Steven Picou, a sociology professor at the University of South Alabama in Mobile studies and compares the fallout from natural vs. technological disasters. He has found that natural disasters arouse empathy and pull communities together, while man-made disasters rip communities apart.
Money can’t buy new ecosystems
No one knows how many animals died outright from the Exxon Valdez oil spill. The carcasses of more than 35,000 birds and 1,000 sea otters were found after the spill, but since most carcasses sink, this is considered to be a small fraction of the actual death toll. The best estimates are: 250,000 seabirds, 2,800 sea otters, 300 harbor seals, 250 bald eagles, up to 22 killer whales, and billions of salmon and herring eggs.
Pacific herring and pigeon guillemots species do not show signs of recovery twenty three years after the oil spill. Species that have not recovered after twenty three years but show substantive progress are clams, mussels, sea otters, killer whales (one pod that uses the area is recovering, the other one is not), harlequin ducks, black oystercatchers and Barrow’s goldeneye ducks. Species that have met recovery objectives are bald eagles, common loons, common murres, cormorants, Dolly Varden trout, harbor seals, pink and sockeye salmon and river otters. Not enough information exists to know if whether the Kittlitz’s and marbled murrelets are recovering.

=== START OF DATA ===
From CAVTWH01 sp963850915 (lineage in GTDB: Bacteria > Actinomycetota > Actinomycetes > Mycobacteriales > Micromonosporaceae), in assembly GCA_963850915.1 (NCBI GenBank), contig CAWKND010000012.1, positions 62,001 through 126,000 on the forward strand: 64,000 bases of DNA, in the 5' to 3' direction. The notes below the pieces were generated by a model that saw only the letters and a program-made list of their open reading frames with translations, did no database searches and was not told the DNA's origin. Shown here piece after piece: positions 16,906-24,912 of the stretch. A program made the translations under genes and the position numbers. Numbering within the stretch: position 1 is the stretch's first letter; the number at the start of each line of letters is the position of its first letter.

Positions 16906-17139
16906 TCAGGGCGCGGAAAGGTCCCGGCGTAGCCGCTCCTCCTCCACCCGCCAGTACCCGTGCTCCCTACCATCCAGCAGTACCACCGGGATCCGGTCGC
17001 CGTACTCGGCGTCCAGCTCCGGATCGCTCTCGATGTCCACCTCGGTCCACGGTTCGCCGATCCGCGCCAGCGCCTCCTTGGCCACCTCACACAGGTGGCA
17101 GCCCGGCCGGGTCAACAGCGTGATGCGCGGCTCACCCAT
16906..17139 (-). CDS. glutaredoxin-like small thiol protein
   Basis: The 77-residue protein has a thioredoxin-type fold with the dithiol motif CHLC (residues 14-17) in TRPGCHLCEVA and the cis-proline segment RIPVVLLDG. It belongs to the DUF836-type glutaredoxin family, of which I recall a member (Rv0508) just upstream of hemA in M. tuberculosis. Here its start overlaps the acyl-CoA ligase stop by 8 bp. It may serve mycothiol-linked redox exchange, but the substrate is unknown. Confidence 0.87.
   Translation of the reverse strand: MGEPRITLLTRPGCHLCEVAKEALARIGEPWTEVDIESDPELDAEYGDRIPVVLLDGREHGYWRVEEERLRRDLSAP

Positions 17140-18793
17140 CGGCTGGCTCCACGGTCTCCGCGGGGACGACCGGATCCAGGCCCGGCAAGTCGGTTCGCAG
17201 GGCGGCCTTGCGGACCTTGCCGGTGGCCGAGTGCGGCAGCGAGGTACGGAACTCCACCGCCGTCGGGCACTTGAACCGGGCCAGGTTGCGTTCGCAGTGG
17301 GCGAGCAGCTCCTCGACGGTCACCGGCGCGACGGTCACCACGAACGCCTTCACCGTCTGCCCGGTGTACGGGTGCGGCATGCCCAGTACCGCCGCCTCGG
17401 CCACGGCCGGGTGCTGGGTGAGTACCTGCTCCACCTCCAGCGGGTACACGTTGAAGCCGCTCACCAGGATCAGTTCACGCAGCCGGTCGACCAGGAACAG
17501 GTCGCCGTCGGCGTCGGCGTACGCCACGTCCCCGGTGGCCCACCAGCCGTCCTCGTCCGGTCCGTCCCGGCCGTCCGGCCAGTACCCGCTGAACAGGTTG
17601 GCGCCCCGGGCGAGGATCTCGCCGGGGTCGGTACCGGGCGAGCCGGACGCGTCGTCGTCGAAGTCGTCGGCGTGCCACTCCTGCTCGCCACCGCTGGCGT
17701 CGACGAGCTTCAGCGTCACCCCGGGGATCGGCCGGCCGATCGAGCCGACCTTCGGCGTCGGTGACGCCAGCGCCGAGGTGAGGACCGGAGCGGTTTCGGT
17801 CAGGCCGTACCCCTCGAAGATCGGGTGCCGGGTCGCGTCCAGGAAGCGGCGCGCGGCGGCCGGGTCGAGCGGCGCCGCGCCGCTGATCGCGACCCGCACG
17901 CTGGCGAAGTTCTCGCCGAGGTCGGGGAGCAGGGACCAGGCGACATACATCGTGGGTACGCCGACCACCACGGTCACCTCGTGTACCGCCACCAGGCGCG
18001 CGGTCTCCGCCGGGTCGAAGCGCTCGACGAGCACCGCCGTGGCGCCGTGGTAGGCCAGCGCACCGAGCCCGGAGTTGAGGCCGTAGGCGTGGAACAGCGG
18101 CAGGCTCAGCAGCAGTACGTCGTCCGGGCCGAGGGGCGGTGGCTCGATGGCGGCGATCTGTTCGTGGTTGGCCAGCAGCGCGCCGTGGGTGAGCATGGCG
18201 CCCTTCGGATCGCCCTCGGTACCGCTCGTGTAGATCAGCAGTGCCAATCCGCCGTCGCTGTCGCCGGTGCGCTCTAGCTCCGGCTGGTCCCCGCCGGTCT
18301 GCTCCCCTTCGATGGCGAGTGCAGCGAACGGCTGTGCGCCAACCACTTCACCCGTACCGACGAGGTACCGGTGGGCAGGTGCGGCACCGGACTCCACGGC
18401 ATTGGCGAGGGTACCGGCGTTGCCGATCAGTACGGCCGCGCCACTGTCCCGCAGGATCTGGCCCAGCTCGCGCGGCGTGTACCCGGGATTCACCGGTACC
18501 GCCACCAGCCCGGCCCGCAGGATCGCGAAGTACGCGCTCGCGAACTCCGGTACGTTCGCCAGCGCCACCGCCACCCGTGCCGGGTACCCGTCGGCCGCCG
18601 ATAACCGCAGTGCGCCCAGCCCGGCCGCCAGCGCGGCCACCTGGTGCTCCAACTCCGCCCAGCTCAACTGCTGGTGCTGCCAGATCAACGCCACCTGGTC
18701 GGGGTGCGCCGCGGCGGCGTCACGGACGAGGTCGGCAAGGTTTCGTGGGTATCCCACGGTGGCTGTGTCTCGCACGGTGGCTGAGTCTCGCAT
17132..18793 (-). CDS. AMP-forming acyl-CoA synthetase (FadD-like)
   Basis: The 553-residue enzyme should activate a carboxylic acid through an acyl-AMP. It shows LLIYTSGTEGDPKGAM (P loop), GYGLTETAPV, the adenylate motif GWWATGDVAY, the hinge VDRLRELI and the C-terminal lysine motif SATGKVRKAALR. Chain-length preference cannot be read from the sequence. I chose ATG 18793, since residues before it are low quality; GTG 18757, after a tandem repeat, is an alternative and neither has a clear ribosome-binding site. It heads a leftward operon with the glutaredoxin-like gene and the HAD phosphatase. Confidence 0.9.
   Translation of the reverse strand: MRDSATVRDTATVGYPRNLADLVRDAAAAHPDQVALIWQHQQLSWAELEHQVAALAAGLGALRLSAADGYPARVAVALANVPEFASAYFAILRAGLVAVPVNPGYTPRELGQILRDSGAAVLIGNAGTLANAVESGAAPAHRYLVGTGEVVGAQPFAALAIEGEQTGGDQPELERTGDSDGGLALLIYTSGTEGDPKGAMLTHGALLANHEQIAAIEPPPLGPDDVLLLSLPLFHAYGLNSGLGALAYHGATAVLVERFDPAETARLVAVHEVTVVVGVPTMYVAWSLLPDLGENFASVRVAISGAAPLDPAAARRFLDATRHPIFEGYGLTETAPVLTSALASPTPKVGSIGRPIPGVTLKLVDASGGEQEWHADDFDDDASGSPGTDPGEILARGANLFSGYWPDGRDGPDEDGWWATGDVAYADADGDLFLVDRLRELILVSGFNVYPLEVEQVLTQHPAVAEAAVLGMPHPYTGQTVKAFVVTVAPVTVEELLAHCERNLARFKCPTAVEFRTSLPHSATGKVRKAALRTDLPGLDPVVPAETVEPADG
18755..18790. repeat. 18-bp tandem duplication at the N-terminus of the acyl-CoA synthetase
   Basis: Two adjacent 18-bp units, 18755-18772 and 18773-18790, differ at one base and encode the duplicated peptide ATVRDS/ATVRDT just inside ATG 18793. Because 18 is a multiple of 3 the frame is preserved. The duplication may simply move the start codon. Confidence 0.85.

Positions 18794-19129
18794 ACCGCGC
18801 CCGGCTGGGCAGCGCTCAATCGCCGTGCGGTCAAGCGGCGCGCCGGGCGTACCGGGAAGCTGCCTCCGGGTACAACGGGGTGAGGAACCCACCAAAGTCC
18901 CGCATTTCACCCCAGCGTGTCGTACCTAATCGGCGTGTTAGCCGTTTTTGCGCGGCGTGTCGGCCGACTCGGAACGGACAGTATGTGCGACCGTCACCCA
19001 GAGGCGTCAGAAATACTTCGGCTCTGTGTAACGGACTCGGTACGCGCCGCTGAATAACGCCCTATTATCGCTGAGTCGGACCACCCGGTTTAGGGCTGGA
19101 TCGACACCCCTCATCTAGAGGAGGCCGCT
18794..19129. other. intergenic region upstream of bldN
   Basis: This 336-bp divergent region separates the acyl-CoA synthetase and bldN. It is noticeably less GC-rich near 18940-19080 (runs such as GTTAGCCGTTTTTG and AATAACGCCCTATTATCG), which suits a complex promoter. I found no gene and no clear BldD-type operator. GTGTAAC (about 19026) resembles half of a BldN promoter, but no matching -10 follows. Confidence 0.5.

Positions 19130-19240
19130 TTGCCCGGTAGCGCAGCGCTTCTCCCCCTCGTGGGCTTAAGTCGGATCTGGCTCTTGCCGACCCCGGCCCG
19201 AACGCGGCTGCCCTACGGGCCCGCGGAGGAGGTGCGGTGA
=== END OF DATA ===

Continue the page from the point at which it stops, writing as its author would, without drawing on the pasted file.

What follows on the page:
Twenty-five years after the Exxon Valdez oil spill, nine species are not fully recovered and some species such as herring and pigeon guillemots may never recover. One of the two orca pods in the area is slowly dying out.
What do we do to protect our coast in BC?
BC organizations are creating great events and a growing number of people are showing up to make clear that they really care about what happens to the BC coast, that they want it safe from tankers, that they support the First Nations who have both the strongest rights and the most to lose; and that they see protecting the coast as everyone’s responsibility. Sign a petition (easy!), storm Christy Clark’s riding, write a comment letter to the Northern Gateway JRP and sign up for notification of events to attend.